Working off the momentum generated during production of MITSUBISH I – office space, along with the desire to push the capabilities of the material and possible application – prompted a continuation of the research into a second studio and build.

Taught with Kory Bieg of OTA+, the second semester looked into the social and economic factors of prefabricated construction and why prefabrication has not been the glowing success everyone claimed it would be. From this we developed our agenda: to look at prefabrication alongside social research to align building technology with current social trends.  Research into urban tendencies pointed toward the growing trend of mobile food platforms.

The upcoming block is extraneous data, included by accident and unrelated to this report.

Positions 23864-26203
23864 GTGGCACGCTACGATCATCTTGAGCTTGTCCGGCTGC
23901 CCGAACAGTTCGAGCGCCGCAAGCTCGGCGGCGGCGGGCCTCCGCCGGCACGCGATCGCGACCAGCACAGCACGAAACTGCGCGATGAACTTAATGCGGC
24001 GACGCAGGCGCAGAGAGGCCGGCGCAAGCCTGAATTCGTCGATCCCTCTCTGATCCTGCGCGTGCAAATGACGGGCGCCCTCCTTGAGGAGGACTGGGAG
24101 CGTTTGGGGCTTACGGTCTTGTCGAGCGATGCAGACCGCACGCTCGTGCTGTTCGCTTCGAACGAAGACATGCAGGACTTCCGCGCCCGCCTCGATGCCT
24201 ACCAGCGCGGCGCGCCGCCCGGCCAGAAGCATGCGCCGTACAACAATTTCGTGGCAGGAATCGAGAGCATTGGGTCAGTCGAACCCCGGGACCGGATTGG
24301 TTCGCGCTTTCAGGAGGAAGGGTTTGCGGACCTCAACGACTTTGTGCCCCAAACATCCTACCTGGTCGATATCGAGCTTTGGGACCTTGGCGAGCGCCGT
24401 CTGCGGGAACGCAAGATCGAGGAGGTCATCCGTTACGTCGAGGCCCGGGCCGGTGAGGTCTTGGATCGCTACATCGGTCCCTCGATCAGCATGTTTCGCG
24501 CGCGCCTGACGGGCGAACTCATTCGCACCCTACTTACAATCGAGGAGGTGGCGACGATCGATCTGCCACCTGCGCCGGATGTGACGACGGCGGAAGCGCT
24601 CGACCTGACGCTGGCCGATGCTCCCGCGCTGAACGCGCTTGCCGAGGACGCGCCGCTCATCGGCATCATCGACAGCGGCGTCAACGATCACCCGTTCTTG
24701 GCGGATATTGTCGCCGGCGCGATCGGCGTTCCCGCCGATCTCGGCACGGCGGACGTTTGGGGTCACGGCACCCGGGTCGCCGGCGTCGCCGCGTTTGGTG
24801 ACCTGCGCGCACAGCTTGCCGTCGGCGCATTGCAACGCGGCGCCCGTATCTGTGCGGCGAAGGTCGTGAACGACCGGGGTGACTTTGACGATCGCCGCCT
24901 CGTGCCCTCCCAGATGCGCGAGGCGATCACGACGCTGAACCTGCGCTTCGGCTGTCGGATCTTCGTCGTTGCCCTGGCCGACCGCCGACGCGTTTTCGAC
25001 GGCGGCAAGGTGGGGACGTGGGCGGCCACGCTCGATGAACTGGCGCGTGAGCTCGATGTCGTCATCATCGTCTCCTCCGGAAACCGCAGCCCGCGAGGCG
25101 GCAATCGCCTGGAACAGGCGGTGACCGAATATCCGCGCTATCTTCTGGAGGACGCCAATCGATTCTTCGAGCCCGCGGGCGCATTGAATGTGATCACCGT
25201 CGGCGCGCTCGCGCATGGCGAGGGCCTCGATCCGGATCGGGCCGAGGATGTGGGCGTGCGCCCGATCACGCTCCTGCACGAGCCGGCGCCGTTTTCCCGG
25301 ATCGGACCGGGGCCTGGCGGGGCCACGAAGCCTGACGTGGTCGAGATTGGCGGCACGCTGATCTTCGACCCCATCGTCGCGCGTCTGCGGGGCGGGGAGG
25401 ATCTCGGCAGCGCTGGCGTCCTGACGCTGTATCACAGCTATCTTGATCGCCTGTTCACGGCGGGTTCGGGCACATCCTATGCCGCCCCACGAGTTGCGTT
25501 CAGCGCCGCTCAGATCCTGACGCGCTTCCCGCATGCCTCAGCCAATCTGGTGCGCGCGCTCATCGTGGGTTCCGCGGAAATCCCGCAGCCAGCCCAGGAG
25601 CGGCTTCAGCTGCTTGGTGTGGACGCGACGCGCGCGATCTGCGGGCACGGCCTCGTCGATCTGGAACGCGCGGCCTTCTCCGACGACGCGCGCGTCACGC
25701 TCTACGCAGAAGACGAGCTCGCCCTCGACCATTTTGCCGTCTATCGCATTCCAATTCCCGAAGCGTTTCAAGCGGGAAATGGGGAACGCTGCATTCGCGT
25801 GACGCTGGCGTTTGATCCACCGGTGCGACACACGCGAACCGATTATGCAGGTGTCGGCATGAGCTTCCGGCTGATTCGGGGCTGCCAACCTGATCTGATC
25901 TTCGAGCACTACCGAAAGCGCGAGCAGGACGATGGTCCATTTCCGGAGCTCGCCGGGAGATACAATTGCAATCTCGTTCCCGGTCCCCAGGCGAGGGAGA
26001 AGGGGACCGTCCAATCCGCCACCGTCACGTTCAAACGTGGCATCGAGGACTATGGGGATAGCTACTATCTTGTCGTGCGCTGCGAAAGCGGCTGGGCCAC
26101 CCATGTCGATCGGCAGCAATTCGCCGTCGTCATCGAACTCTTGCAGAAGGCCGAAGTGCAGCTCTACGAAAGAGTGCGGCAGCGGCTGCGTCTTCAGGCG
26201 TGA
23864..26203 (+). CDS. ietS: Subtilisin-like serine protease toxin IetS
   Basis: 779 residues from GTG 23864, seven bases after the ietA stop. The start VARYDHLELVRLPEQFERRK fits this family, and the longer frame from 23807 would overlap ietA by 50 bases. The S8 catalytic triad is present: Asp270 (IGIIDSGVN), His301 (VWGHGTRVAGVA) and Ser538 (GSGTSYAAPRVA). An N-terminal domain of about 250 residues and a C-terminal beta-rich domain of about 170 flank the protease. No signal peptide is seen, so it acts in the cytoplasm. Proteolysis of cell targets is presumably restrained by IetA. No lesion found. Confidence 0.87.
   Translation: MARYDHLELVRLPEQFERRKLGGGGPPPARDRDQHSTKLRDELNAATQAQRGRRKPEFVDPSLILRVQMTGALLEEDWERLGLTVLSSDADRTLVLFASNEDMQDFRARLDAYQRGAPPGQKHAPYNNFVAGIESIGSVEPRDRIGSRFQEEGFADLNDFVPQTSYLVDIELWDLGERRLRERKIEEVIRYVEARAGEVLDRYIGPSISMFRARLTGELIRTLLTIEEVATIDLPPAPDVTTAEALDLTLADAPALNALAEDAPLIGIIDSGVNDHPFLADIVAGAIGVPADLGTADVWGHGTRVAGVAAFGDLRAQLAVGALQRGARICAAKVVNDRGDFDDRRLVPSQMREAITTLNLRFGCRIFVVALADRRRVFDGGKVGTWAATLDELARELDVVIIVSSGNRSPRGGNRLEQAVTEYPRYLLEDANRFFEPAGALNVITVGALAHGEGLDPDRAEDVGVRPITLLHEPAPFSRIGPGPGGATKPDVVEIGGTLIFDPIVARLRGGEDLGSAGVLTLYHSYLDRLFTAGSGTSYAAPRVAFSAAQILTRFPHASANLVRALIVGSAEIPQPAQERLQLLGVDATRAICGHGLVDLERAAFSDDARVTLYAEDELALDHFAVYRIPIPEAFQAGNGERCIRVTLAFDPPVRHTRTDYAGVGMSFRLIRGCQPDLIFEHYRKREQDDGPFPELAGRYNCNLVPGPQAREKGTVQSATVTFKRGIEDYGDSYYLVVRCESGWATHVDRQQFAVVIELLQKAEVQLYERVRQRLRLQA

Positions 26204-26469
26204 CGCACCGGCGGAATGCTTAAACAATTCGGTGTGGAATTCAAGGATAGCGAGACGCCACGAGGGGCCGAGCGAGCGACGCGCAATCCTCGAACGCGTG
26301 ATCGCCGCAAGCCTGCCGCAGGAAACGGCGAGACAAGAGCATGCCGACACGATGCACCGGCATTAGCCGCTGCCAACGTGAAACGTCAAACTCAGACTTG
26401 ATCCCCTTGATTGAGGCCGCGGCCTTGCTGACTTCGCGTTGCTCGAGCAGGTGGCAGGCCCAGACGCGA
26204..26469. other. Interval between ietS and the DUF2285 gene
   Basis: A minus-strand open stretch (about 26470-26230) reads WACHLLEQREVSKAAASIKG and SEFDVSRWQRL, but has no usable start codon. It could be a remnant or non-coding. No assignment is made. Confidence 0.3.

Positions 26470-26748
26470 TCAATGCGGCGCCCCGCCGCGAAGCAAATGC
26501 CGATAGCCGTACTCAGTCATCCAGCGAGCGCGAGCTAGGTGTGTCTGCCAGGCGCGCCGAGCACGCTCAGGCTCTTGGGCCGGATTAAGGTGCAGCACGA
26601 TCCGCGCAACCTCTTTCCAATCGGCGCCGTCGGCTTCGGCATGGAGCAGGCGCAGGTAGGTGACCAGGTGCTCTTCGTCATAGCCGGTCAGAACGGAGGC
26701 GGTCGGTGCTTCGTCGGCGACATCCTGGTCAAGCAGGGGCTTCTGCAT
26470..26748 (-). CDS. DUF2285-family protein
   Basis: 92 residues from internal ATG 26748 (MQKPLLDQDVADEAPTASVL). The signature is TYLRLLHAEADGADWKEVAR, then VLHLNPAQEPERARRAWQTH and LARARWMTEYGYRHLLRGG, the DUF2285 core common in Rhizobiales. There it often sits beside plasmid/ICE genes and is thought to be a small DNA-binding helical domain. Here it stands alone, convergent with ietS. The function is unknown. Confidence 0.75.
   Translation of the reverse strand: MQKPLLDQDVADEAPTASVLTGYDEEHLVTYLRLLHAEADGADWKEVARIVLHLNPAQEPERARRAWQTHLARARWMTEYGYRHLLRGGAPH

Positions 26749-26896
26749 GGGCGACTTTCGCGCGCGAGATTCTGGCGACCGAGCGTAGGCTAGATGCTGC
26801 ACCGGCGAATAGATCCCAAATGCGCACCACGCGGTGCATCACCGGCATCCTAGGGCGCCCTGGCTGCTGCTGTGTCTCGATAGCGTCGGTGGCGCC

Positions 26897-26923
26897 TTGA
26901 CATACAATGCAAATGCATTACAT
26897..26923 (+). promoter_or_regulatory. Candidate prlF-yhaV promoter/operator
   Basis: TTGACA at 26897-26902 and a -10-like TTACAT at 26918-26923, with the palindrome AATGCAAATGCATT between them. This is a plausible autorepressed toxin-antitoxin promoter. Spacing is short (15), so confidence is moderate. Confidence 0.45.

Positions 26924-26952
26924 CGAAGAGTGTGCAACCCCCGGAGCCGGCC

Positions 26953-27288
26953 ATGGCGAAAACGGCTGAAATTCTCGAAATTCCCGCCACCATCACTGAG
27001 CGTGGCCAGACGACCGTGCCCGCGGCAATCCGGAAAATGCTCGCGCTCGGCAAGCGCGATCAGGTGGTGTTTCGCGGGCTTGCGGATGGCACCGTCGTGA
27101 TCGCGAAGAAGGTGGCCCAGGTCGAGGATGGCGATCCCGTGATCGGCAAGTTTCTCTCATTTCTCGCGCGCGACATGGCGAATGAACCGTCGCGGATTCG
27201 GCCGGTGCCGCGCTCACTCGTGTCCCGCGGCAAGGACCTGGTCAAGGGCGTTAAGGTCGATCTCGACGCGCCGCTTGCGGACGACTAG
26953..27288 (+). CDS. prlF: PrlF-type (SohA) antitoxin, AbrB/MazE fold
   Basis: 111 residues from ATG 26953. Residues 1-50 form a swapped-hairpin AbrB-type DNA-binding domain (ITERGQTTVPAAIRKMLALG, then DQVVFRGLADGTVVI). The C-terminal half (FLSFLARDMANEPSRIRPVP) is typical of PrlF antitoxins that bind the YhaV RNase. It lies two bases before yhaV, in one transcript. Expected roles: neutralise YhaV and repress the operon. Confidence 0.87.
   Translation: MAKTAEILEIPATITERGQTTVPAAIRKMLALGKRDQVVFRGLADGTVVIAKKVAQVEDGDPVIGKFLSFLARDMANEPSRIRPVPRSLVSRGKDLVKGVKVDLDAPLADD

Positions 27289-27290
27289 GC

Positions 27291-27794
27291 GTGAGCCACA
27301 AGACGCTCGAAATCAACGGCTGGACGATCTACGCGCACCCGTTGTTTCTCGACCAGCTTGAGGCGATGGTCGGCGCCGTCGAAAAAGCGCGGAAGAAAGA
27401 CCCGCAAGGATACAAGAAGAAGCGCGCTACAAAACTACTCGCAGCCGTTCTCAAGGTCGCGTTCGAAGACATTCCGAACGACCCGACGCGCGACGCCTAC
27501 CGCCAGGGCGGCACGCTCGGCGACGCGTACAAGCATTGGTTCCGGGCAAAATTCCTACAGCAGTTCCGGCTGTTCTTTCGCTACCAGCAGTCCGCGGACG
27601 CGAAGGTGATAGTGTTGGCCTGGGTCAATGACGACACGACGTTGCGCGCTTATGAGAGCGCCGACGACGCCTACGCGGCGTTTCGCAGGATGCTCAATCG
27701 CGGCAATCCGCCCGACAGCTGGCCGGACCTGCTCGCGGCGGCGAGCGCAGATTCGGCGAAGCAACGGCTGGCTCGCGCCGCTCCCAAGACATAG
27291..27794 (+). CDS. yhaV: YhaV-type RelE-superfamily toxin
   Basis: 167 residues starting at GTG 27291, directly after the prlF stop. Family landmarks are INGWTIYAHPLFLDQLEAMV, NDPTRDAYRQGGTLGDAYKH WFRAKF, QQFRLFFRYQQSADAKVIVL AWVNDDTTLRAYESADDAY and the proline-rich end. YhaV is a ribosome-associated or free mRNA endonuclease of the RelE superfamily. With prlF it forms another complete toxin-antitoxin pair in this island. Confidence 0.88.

Though Rapid Type targets the slow drip coffee movement, the larger agenda of the studio was to explore the gap between highly-designed prefabricated buildings and under-designed food trucks. Prefabrication remains a buzz word in the field of architecture, but has failed to deliver a reliable and cost-saving economic model for building construction. In fact, the only prefabricated structures that have performed consistently well are not buildings at all. The appearance of food trucks has exploded in the past few years and their visibility is only continuing to grow. The studio decided to latch on to this growing trend by offering a new and unique design using proven methods of mass manufacturing. Rapid Type is a full-service mobile sales platform that offers high-design, ease of assembly, and full mobility. The project combines the best of prefabricated building construction mixed with the financial vitality of the food truck movement. The prototype is designed to accommodate a variety of consumer markets.